The heavier car doesn’t win because it has “more energy” after the sloped part of the track to carry into the horizontal part. For goodness’ sake, man. You cause me physical pain.
    The 5 oz car would have no advantage in a vacuum.
    It wins because the air drag is a smaller fraction of the difference between the gravity vector and the friction vector.
    I have spoken.

  • Adam Kalsey // Mar 23, 2008 at 6:58 am

    Redneck Joe — In most races, the cars are roughly even when they reach the bottom of the slope. The winning car is always the one that slows down least after this point.

    The way to accomplish that is maximize the energy the car has when it reaches this point, and minimize the energy losses after this point.

    I’ve observed many races in which an significantly underweight car and a car that eventually ended up in the top 5 were within a car length of each other at the bottom of the slope, but the underweight car didn’t even have enough energy to carry it over the finish line.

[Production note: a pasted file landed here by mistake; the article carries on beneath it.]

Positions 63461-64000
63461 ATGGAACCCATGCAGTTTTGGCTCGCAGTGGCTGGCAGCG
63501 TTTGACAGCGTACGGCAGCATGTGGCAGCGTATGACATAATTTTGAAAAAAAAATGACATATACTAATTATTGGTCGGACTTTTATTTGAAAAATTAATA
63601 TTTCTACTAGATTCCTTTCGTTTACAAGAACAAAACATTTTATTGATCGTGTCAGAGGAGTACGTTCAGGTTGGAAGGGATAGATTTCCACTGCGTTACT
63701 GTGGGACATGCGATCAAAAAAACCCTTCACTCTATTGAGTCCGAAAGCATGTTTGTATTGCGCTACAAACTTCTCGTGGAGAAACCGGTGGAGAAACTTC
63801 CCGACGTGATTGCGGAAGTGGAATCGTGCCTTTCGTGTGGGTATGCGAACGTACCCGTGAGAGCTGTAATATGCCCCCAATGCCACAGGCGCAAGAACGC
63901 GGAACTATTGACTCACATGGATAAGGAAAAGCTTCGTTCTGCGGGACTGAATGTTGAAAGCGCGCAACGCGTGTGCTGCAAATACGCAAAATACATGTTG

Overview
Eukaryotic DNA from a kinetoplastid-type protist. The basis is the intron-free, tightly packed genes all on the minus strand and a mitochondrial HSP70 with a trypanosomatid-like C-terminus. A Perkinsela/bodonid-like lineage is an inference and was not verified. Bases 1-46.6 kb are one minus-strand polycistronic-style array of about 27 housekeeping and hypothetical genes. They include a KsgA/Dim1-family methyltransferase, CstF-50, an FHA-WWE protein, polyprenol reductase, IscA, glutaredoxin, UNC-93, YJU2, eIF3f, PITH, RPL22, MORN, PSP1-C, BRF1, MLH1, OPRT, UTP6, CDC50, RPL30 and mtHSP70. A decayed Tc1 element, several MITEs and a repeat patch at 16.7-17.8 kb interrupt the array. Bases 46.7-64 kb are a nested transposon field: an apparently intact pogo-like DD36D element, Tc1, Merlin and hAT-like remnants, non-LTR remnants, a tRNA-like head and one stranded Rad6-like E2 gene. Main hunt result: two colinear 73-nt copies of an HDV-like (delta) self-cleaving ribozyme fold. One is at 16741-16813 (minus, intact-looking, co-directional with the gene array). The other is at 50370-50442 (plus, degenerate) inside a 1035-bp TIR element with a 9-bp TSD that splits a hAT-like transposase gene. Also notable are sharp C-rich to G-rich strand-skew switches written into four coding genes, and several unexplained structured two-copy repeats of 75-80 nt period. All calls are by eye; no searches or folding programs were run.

• Kevin Butler // Apr 2, 2008 at 8:25 pm

    The cars start out with no kinetic energy (KE), and potential energy
    PE = mass * height*gravity.

    As they roll down the track, that potential energy is converted to kinetic energy - assume no friction, 100% conversion:

    mhg = PE = KE = 1/2 m * v-squared

    If you increase the initial potential energy, you get more kinetic energy.

    You can increase that initial potential energy by:

    1- increasing the mass - more mass, more potential energy, more kinetic energy, but velocity remains constant, because the increased mass is on both sides of the equation. This increased kinetic energy helps you avoid slowing down as much from the forces of friction.